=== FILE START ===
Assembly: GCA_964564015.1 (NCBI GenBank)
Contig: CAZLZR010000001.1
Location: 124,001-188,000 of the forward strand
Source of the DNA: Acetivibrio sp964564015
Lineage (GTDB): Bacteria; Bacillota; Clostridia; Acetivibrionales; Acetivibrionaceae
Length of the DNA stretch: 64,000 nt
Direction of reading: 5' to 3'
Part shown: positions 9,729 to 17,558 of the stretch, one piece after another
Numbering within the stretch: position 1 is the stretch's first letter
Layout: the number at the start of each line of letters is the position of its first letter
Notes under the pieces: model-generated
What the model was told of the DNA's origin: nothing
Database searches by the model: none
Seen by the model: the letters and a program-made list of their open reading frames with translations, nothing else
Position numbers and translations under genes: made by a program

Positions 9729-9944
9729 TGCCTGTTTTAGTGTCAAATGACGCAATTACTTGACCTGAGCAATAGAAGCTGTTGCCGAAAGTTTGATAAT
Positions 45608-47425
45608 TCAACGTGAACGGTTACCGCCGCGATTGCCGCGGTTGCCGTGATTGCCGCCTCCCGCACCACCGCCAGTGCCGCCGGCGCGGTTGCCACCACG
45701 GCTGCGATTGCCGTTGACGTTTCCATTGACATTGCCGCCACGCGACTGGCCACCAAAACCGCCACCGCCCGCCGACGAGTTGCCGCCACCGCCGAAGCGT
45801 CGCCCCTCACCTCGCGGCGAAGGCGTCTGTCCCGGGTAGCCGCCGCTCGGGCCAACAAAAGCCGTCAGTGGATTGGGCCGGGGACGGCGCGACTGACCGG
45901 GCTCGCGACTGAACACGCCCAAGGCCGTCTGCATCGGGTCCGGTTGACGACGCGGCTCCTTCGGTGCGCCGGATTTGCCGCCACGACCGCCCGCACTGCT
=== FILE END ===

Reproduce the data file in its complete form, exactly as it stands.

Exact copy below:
Assembly: GCA_964564015.1 (NCBI GenBank)
Contig: CAZLZR010000001.1
Location: 124,001-188,000 of the forward strand
Source of the DNA: Acetivibrio sp964564015
Lineage (GTDB): Bacteria; Bacillota; Clostridia; Acetivibrionales; Acetivibrionaceae
Length of the DNA stretch: 64,000 nt
Direction of reading: 5' to 3'
Part shown: positions 9,729 to 17,558 of the stretch, one piece after another
Numbering within the stretch: position 1 is the stretch's first letter
Layout: the number at the start of each line of letters is the position of its first letter
Notes under the pieces: model-generated
What the model was told of the DNA's origin: nothing
Database searches by the model: none
Seen by the model: the letters and a program-made list of their open reading frames with translations, nothing else
Position numbers and translations under genes: made by a program

Positions 9729-9944
9729 TGCCTGTTTTAGTGTCAAATGACGCAATTACTTGACCTGAGCAATAGAAGCTGTTGCCGAAAGTTTGATAAT
Positions 45608-47425
45608 TCAACGTGAACGGTTACCGCCGCGATTGCCGCGGTTGCCGTGATTGCCGCCTCCCGCACCACCGCCAGTGCCGCCGGCGCGGTTGCCACCACG
45701 GCTGCGATTGCCGTTGACGTTTCCATTGACATTGCCGCCACGCGACTGGCCACCAAAACCGCCACCGCCCGCCGACGAGTTGCCGCCACCGCCGAAGCGT
45801 CGCCCCTCACCTCGCGGCGAAGGCGTCTGTCCCGGGTAGCCGCCGCTCGGGCCAACAAAAGCCGTCAGTGGATTGGGCCGGGGACGGCGCGACTGACCGG
45901 GCTCGCGACTGAACACGCCCAAGGCCGTCTGCATCGGGTCCGGTTGACGACGCGGCTCCTTCGGTGCGCCGGATTTGCCGCCACGACCGCCCGCACTGCT